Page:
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Bloody Day Across Afghanistan Highlights Bolder, Broader Insurgency


"A hard day in theater": Lieutenant General David Hurley (right) briefs reporters on the loss of Australian soldiers in Afghanistan.
Ten foreign soldiers and nine private security contractors were killed in a series of separate insurgent attacks across Afghanistan on June 7 -- the bloodiest period so far this year for international forces in the country.

Meanwhile, two more NATO soldiers were killed by a roadside bomb in southern Afghanistan on June 8. The nationalities of the soldiers were not revealed.

The violence underscores that Taliban militants are now able to carry out multiple attacks across Afghanistan rather than focusing all of their energy in just one part of the country.

It also highlights the Taliban leadership's rejection of an Afghan peace jirga last week that sought to foster peace talks with insurgents by offering economic and other incentives for militants to lay down their weapon and join peace talks. The Taliban leadership has publicly shunned the offer -- branding Afghan President Hamid Karzai as a U.S. puppet and saying there will be no talks while foreign troops are in Afghanistan.

Death Toll Is Significant

The June 7 death toll is significant because it is the result of simultaneous insurgent operations in the south, east, and central parts of Afghanistan.

There have been days with higher death tolls for foreign troops in Afghanistan since late 2001. But such days have previously been the result of aircraft crashing with large numbers of soldiers onboard.

Half of the NATO deaths -- five U.S. soldiers -- occurred in a single blast in eastern Afghanistan where U.S. and Afghan troops have been battling a concentrated force of Taliban fighters. U.S. and Afghan troops had just last week recaptured strongholds from the Taliban in the Barg-e Matal district of Nuristan Province near the border with Pakistan.

Two other U.S. soldiers were killed in separate attacks in the south -- one by a bombing and the other by small-arms fire.

NATO says its other casualties on June 7 were the result of militant attacks in the east and south. The French government says one of its sergeants in the French Foreign Legion was killed by a rocket in Kapisa Province to the northeast of Kabul. Three other legionnaires were wounded by the same rocket.

'Hard Day In Theater'

Lieutenant General David Hurley, the acting commander of Australia's defense forces, confirmed that two Australian soldiers also were killed during what he described as "a hard day in theater."

Australian Prime Minister Kevin Rudd spoke in Canberra about the deaths of the Australian soldiers, saying, "It's a sobering reminder that we are up against a determined and dangerous enemy."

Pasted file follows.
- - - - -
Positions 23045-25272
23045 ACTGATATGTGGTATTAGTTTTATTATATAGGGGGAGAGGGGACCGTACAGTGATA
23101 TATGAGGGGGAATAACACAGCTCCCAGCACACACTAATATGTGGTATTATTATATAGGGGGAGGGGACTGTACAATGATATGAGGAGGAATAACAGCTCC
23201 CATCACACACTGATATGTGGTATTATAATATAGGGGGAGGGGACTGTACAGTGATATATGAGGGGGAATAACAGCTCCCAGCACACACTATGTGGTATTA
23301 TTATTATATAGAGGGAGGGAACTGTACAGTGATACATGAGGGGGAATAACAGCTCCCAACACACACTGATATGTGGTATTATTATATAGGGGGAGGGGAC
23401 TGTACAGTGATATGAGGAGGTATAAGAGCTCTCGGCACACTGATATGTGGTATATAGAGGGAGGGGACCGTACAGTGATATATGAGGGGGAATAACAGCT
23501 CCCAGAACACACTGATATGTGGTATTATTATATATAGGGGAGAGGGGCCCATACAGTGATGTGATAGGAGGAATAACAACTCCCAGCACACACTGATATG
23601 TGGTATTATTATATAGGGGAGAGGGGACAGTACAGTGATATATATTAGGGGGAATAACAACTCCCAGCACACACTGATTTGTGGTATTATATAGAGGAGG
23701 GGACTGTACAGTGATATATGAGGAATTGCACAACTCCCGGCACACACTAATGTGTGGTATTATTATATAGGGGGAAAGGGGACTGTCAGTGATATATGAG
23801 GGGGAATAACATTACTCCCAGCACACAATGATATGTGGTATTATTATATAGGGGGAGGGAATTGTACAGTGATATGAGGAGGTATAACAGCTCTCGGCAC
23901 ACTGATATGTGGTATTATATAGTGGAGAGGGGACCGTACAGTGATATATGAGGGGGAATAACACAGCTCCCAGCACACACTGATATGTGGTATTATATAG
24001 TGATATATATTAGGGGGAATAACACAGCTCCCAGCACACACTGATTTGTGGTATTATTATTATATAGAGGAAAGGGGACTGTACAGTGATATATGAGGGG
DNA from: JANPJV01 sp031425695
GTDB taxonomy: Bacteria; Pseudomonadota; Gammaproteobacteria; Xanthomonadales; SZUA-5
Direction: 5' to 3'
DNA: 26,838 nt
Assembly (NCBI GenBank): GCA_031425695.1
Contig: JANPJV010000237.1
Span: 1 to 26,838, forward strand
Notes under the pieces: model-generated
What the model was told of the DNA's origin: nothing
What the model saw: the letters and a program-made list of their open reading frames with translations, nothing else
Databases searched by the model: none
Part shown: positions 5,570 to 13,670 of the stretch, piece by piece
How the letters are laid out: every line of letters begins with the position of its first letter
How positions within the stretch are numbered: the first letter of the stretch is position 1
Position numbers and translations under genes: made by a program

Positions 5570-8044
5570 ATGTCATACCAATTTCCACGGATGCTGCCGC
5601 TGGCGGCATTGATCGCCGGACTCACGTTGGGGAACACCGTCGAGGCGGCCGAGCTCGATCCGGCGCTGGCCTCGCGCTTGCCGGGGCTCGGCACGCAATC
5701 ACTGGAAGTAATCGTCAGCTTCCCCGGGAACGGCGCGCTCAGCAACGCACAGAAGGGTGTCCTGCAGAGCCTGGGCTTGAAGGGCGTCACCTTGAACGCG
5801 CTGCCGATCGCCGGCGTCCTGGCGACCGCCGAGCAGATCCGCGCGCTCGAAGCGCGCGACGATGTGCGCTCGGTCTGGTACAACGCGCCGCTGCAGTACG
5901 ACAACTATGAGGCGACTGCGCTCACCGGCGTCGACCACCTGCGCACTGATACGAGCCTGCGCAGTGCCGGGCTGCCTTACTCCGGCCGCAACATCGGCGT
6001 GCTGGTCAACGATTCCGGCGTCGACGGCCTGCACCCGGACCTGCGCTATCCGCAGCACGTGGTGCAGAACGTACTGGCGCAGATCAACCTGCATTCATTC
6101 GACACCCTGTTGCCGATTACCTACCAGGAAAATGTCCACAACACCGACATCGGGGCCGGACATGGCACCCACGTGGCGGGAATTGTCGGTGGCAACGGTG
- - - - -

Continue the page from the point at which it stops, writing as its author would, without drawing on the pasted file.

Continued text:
Private security contractors also are facing an increase in Taliban attacks across Afghanistan. A U.S. contractor who was training Afghan police was killed on June 7 along with a Nepalese security guard by a brazen suicide attack on a police station in Kandahar.

The Afghan Interior Ministry, meanwhile, says five Afghan private security guards were killed by a roadside bomb in Ghazni Province. It says two other Afghan guards also were killed in separate gun battles against insurgents in other parts of Ghazni Province.

U.S. commanders have warned of more casualties as NATO gears up for what journalists have described as a major military operation to secure Kandahar, the former headquarters of the Taliban and the largest city in southern Afghanistan.

'Not An Event'

But NATO's top military commander in Afghanistan, General Stanley McChrystal, told RFE/RL's Radio Free Afghanistan recently that counterinsurgency operations already are under way as part of NATO's Kandahar campaign.

"In fact, a number of things have begun," McChrystal said. "Because people are looking for conventional military operations, they don't sometimes see what is happening. We are increasing our partnership inside Kandahar city with the Afghan National Police. We are developing a ring of security around the city with Afghan National Civil Order Police, and then we are increasing Afghan National Army and coalition force activities in the environs or districts around the city.

"This will be a very gradual process -- not an event. So it will take months to happen. But that security will continue to improve with each passing day."

Last December, President Barack Obama ordered an additional 30,000 U.S. troops be sent to Afghanistan to try to stem a resurgent Taliban. With the last of those troops now being deployed, the Obama administration essentially has shifted the focus of the U.S. campaign against Islamist terror from Iraq to Afghanistan.

Some military experts say it is natural to expect more NATO casualties in Afghanistan simply because there are more troops there than ever before. But the sheer number and geographic range of Taliban attacks on June 8 suggests that insurgents also are bolder now than in years past.

with agency reports
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